3: A Man for All Seasons by Robert Bolt

Fariba from Exploring Classics made this play sound fascinating in the review of it she posted last August. I’m afraid I know very little about Henry VIII’s reign, and even less about Sir Thomas More, but I look forward to learning more about both.

4: The Elements of Style, Fourth Edition by William Strunk and E. B. White

I’ve heard wonderful things about this book, but I’ve never read it. For one dollar, I figured I couldn’t afford not to buy it.

5: Night by Elie Wiesel

I kept promising myself I was going to read this book one day. It looks like that day is nigh upon us.

6: The Giver by Lois Lowry

Given my recently-acquired interest in science fiction and dystopian fiction, this book seems right up my alley. I’m still not quite sure what the book is about, but there will be plenty of time to find out when I read it. And even if I hate this book, I’m only out fifty cents.

7: The Daughter of Time by Josephine Tey

Suzannah Rowntree of the blog Vintage Novels recommended that I follow up Shakespeare’s Richard III with this mid-century mystery novel about a detective attempting to exonerate King Richard for the murders of his nephews. I had never heard of this book before Suzannah mentioned it, so I certainly didn’t expect to find it at a secondhand book sale, amid the glut of James Patterson, John Grisham, and other current crime fiction. Lo and behold!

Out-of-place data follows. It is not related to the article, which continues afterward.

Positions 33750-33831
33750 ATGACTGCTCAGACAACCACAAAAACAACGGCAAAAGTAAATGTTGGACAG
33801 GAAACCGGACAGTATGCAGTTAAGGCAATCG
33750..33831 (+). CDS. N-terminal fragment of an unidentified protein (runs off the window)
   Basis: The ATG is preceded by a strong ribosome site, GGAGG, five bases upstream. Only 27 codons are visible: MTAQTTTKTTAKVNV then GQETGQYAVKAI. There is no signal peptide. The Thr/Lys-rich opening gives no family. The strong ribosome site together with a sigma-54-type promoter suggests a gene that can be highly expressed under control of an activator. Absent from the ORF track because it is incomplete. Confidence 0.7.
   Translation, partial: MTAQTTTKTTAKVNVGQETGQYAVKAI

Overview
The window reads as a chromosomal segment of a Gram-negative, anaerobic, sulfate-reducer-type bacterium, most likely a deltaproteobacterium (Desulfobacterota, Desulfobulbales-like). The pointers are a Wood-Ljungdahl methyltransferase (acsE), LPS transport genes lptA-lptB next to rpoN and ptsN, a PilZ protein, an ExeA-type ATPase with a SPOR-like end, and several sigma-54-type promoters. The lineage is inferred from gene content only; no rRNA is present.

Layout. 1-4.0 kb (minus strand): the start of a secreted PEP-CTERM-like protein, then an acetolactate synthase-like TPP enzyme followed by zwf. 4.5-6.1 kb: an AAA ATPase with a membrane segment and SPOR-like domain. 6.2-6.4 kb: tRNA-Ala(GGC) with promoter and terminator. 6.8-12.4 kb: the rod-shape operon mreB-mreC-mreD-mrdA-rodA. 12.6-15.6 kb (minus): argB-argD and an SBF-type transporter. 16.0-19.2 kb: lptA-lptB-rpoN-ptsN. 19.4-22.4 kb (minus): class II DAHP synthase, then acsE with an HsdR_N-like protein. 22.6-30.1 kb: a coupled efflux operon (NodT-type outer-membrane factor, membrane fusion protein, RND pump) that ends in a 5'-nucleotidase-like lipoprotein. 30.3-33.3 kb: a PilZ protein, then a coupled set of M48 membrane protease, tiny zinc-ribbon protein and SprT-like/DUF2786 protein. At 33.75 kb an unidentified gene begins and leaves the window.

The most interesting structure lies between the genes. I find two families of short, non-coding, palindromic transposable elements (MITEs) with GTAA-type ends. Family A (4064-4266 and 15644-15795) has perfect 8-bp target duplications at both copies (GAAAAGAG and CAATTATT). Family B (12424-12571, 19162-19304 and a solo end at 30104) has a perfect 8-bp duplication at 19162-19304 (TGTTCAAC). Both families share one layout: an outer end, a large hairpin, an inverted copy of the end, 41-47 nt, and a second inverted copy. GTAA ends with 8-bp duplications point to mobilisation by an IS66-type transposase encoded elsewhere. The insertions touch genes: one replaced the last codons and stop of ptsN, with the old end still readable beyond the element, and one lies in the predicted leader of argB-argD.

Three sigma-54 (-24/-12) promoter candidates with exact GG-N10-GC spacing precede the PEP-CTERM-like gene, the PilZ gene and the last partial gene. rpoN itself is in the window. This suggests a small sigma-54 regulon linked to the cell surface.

8: The Pilgrim’s Progress by John Bunyan

And please excuse the shoddy photos I took with my flashless phone camera.
And please excuse the shoddy photos I took with my flashless phone camera.










I’ve been wanting to read this book for a while–I even downloaded the public domain e-book–but I still prefer having an actual book in my hand. And this one is so pretty.

9: The Miserable Mill by Lemony Snicket (or Daniel Handler, if you prefer)

I only know Snicket by reputation, not by having read his books, but that reputation was enough to make me want to walk into this book almost completely blind.

10: Schindler’s List by Thomas Keneally